• FYI - 27" iMac doesn't require taking the screen off to upgrade RAM. – Hefewe1zen May 27 '16 at 0:19
  • Glad I could help. You will have to remove the logic board to get access to the SSD. What I did was go with an external T'bolt (8GB) for my data and putting in a 1TB SSD where the spinning hard drive was. (I thought about putting a 4TB HDD in there as well) – Allan May 27 '16 at 1:15
  • I updated my answer - it's not an mSATA drive as I originally thought - I double checked and remembered it was proprietary PCI which was one of the reasons I decided against upgrading. OWC has a blade SSD, however. – Allan May 27 '16 at 2:31
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I can confirm that swapping the apple SSD for some other SSD is possible in the late 2012 iMac. But I can also confirm that the connector used by the Apple SSD is not mSATA: Although it has the same pin layout, the pins are smaller and don't fit the connector of an mSATA SSD.

Fortunately, I can confirm a third thing: There are adaptors available to convert this proprietary apple connector to a standard mSATA connector. Those are easily found on the Internet on various online shops, and usually called "iMac 2012 mSATA adaptor" or anything similar. I only found one called "MacBook Pro 2012 mSATA adaptor", but that one worked as well, so the connector in 2012 MacBook Pro seems to be the same as the one in my iMac.

Still, use such adaptors with caution! Even if it's really low-tech (narrowing the pin layout a bit, no electronics needed), they may be faulty and might damage to your hardware.

Furthermore, don't forget about the fan issue when swapping the HDD as well: The iMac's internal fan controller won't recognize the HDD temperature of a non-pre installed HDD, even if it's the same brand and model: Apple has built proprietary firmware for the drives shipped with Macs, probably to prevent users from swapping them. I can confirm that this issue applies for the late 2012 iMac as well.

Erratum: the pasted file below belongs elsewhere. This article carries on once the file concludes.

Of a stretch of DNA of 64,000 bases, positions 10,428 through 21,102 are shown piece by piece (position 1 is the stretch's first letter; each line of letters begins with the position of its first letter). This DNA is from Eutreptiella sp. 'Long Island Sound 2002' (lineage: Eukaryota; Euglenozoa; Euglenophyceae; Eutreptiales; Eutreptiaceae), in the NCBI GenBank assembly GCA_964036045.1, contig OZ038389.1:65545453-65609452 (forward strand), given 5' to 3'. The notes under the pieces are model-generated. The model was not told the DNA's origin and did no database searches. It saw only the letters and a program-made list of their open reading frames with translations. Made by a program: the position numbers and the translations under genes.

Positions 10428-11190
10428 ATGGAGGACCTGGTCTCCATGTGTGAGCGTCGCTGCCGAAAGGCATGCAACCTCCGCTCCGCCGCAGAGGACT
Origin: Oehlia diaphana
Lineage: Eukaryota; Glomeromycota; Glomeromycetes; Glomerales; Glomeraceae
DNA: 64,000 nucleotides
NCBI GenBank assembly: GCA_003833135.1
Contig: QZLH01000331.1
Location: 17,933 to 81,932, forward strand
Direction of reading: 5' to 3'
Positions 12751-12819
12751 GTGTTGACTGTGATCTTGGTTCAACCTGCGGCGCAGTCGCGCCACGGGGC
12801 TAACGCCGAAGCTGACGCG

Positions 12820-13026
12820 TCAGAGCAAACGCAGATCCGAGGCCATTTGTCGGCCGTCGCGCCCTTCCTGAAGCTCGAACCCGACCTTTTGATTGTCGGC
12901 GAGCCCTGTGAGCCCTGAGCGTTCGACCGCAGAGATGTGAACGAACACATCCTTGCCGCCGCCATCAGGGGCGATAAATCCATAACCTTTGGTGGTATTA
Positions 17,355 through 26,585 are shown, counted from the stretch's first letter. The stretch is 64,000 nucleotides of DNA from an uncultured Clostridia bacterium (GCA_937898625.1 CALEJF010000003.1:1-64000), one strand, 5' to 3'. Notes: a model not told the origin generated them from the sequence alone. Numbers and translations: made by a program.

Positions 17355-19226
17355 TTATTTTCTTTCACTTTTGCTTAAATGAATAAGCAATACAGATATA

See my photos for pin differences of the original Apple SSD and the mSATA SSD, as well as the installed adaptor.

pin differences of the original Apple SSD and the mSATA SSD pin differences of the original Apple SSD and the mSATA SSD installed adaptor installed adaptor

  • does using the adapter implies loosing speed? – andilabs Jan 2 '18 at 8:50
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    No. First, the SSD is always slower than the bus, if modern busses are to connect the SSD. And second, the adapter is just adapting the size of the connector. Apple is using standard connectors here, but makes them a little bit narrower, so users can’t install regular SSDs. – LukeLR Jan 2 '18 at 13:09
  • do you belive the SSD (mSATA (mini PCIE) like this allegro.pl/… will work ok? From where did you purchase the adapter? – andilabs Jan 2 '18 at 13:11
  • @andi The SSD will work, It's probably the same as I used (Samsung mSATA 512GB), but not without an adaptor. You'd need to do the same procedure as I did, including using an adaptor. I don't remember where I bought the adaptor from, but I'll have a look, if I can find the source again :) – LukeLR Jan 10 '18 at 10:39
  • Sorry, I can't find any information on where I bought the adapter. But I guess, a quick google search with the keywords I provided in the post will give you some resources to get this from :) – LukeLR Jan 10 '18 at 10:51